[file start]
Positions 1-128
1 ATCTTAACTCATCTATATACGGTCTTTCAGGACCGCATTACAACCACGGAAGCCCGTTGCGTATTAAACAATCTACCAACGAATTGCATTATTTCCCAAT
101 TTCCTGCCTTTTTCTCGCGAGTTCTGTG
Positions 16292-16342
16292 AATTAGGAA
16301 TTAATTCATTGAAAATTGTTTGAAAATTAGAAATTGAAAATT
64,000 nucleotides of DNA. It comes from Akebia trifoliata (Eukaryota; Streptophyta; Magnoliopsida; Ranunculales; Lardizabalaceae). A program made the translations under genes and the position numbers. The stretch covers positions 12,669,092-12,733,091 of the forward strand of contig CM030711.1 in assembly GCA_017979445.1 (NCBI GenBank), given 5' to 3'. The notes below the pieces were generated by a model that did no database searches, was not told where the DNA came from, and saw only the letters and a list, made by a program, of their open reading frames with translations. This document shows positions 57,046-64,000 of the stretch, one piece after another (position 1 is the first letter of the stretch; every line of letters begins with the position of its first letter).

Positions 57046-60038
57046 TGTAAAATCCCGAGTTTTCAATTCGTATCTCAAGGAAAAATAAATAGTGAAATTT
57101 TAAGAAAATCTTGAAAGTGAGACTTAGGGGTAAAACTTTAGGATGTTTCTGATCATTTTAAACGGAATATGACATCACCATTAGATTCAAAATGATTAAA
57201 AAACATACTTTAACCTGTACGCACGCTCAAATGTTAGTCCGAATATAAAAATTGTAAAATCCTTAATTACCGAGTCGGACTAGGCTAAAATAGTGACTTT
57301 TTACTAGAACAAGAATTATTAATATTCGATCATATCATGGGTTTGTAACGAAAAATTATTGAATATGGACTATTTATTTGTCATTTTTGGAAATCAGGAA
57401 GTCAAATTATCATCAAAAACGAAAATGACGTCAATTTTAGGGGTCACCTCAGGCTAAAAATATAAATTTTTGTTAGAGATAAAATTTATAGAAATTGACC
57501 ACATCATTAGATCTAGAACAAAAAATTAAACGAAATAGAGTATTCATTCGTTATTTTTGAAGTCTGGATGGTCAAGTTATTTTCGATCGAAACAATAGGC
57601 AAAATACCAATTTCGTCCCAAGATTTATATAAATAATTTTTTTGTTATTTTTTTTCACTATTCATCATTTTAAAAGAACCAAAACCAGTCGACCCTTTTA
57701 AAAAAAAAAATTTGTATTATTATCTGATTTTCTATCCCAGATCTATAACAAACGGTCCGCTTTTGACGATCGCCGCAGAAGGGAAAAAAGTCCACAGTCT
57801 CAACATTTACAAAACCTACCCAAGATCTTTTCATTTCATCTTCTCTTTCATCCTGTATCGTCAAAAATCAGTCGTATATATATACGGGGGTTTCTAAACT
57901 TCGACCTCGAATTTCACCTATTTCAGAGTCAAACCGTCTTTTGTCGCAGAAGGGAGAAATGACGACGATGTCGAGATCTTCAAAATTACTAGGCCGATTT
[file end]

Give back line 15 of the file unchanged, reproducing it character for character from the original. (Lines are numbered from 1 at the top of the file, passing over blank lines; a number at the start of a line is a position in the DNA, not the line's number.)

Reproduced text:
57601 AAAATACCAATTTCGTCCCAAGATTTATATAAATAATTTTTTTGTTATTTTTTTTCACTATTCATCATTTTAAAAGAACCAAAACCAGTCGACCCTTTTA